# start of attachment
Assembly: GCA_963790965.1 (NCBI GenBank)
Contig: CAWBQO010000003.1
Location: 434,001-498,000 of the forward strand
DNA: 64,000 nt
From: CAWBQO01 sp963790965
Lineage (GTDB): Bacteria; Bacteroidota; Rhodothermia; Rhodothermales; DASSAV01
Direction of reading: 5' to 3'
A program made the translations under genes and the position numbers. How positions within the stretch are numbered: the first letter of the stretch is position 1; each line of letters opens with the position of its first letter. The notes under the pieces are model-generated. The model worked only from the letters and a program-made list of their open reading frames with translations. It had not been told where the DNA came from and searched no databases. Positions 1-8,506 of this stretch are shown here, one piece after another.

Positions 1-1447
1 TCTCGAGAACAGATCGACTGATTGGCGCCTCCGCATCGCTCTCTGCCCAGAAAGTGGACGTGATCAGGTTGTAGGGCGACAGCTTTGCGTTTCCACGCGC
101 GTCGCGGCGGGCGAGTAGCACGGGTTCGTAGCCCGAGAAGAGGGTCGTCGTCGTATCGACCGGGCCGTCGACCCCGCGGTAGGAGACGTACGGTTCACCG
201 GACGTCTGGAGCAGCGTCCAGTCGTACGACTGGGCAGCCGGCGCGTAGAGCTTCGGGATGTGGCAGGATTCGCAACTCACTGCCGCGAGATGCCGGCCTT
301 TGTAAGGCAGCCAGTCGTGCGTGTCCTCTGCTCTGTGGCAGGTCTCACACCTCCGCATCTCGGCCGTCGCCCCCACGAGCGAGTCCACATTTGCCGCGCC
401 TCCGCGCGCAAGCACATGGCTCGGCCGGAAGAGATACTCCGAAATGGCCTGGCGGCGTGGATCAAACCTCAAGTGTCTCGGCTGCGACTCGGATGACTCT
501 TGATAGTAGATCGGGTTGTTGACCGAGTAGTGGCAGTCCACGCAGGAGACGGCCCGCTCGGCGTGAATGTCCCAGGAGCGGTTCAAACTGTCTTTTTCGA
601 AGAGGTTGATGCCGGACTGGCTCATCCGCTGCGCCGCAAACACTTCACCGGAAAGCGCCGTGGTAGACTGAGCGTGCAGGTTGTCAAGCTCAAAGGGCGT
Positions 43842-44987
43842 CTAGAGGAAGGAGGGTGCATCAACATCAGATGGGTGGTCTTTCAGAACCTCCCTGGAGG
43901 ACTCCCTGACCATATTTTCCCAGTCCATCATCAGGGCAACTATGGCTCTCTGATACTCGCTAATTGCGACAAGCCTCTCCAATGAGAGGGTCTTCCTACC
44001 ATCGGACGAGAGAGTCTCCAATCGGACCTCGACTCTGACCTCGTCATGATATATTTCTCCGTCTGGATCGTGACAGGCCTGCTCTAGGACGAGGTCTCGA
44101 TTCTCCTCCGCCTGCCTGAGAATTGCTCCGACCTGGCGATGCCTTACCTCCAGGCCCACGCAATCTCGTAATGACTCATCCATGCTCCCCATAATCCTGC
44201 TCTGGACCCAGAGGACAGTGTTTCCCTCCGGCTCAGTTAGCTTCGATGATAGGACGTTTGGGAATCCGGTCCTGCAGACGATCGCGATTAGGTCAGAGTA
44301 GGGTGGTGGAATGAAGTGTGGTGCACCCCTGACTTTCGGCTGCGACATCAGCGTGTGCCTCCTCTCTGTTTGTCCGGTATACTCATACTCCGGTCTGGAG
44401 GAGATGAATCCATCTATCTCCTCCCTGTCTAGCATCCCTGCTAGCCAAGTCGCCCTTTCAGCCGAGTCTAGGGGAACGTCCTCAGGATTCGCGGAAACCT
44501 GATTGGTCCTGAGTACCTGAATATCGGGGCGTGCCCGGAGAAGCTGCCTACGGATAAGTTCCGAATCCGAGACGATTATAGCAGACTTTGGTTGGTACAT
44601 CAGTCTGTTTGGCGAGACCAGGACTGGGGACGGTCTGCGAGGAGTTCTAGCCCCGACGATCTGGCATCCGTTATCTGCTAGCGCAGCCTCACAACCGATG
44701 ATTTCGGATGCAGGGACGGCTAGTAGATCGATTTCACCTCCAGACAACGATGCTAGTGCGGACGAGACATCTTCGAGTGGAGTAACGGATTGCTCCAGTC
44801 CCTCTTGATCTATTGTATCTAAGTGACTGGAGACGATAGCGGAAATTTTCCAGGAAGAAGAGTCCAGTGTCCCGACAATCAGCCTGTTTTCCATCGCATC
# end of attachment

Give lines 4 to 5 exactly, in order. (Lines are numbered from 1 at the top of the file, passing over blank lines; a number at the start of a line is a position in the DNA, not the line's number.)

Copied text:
DNA: 64,000 nt
From: CAWBQO01 sp963790965